producers decided to fight: the upshot of the whole matter was a letter
addressed by the members of the proposed commission of inquiry to the
Minister of Mines dated 16 May, which was read to the Assembly on 26
May, to the effect that
view of the attitude taken up by the associated companies through their
counsel ... on the 3rd instant, it seems to us as commissioners futile
to proceed with our work as far as getting any evidence directly from
these companies is concerned. This is likely to detract from any report
the commission may make, and we therefore desire to place our
resignation at the disposal of the Governor General.
letter was signed by all three commissioners and the resignations were
accepted. In reply to questions, the Minister added, 'as to the
intention of the Government appointing another commission, all I can
say is that the matter is at present still under consideration' and 'in
appointing any commissioners in future [the Government] will follow its
own dictates and will not be dictated to by any interests'.
The idea of a round table conference was also abandoned. On 12 May the Minister wrote to Sir Robert Kotze to the effect that
have carefully considered your proposal for a conference on the lines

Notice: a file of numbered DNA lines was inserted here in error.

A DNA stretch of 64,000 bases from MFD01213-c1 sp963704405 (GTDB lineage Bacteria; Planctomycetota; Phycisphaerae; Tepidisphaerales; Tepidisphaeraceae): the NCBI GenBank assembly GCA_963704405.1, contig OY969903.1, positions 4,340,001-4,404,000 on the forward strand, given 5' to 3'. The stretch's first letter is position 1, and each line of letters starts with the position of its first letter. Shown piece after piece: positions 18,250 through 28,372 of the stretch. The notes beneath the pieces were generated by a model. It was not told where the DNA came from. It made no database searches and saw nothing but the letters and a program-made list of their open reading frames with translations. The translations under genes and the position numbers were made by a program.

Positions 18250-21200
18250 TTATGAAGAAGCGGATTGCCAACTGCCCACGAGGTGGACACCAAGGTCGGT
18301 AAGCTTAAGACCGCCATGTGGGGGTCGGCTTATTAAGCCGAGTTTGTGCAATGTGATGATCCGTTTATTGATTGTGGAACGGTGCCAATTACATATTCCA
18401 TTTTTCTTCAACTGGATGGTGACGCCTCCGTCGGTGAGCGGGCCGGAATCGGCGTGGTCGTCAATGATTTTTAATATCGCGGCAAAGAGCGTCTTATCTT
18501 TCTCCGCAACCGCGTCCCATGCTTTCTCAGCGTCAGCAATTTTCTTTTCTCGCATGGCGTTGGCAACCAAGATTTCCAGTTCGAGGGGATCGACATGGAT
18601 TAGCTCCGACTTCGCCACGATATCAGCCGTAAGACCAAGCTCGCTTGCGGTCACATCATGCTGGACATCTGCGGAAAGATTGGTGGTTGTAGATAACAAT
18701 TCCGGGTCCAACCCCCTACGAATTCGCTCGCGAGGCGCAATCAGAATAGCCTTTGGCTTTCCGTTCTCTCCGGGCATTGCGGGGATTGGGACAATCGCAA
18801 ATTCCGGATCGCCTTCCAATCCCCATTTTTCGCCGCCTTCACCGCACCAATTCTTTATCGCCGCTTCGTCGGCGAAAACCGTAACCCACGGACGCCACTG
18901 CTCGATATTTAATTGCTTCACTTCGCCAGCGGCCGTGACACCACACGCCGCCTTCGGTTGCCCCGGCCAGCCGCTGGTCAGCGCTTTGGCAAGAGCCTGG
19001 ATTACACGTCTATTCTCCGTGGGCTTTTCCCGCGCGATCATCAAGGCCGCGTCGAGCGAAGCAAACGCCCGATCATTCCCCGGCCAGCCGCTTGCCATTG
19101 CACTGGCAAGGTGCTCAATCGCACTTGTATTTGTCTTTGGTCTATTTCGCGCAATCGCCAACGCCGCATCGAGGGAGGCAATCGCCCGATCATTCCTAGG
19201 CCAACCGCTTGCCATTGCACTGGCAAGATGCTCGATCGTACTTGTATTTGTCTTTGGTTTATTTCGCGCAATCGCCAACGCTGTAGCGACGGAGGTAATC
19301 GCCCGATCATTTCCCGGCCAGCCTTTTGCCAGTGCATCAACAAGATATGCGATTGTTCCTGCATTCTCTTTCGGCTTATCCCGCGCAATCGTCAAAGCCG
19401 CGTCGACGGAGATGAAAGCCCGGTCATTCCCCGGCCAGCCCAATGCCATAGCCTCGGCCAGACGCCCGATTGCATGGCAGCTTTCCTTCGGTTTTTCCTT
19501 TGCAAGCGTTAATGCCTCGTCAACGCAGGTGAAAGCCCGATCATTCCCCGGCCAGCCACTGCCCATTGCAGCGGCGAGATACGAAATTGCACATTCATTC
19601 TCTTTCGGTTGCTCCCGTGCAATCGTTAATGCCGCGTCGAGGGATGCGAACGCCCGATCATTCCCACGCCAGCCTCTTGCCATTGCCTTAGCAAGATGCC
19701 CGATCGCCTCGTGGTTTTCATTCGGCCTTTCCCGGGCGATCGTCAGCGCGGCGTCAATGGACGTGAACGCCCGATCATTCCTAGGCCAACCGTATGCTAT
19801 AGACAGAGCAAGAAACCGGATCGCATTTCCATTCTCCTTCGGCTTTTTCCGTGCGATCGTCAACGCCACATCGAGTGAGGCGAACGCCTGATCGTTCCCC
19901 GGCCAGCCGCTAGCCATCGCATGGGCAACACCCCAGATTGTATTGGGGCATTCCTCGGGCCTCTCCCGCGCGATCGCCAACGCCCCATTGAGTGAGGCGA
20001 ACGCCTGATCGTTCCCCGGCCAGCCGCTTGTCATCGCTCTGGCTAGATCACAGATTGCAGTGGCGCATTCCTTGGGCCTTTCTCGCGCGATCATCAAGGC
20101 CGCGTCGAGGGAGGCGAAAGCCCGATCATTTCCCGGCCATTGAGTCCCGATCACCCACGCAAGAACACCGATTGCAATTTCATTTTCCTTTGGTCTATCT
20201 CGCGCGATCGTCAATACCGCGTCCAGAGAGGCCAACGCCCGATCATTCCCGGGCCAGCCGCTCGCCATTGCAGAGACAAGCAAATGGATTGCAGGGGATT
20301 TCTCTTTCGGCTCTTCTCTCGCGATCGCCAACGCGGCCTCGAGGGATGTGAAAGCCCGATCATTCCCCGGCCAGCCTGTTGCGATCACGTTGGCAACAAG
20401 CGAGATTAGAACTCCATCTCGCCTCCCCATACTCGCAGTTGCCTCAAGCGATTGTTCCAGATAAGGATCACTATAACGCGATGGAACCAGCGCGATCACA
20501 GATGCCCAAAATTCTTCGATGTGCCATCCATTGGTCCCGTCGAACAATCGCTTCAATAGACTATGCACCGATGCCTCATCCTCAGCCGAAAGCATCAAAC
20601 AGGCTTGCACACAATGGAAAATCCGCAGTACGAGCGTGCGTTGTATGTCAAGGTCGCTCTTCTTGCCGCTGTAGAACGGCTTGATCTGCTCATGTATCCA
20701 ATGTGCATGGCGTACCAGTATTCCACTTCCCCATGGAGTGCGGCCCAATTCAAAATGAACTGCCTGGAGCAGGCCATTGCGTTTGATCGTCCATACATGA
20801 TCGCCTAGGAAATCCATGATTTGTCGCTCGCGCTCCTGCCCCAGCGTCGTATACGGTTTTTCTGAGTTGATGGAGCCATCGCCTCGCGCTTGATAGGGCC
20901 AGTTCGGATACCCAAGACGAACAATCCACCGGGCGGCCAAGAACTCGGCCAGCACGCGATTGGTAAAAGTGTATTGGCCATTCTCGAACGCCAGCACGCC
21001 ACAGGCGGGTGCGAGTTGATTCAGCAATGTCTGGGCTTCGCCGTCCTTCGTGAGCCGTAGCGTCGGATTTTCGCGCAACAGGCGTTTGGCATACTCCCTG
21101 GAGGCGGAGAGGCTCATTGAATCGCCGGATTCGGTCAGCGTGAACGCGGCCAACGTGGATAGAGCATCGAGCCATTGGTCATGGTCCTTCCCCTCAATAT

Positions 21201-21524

set out by you, and as I intimated to you I was prepared to agree to
the suggestion in principle if it were formally made to me by the De
Beers and associated companies.
have, however, now intimated to me that the companies are not prepared
to agree to the proposed conference except on the clear understanding
that the commission will be dissolved. In other words, you make it a
condition that the commission should be withdrawn, or, at any rate,
that the Government should undertake to do so before you will take part
in any such conference.
I regret to have to inform you that the Government is not prepared to consider the proposal subject to that condition.20
the bridges between the industry and the Government were, for die
moment, down. Yet the situation was steadily deteriorating and
be compelled attend and would do so under protest but we and associated
companies could not be compelled. Effect would be that all of us could
legitimately claim that our attitude in the interests of justice was
consistent throughout and that we had never recognized and will never
recognize such commission or its findings. This would, we believe,
completely defeat possible Government contention outlined above and be
far preferable to voluntary submission to commission with the grave
results such voluntary submission may bring in its train.. . . Counsel
wish us to say their attitude is not due to any fear as to weakness of
our case on the merits because they consider it strong. They also add
that even if their view of the law is wrong and we can be compelled
attend we should still refuse to attend unless compelled by law to do
so. . . .'
20 At a previous conversation between Sir Robert and the Minister, the temporary suspension of the work of the commission had been under discussion.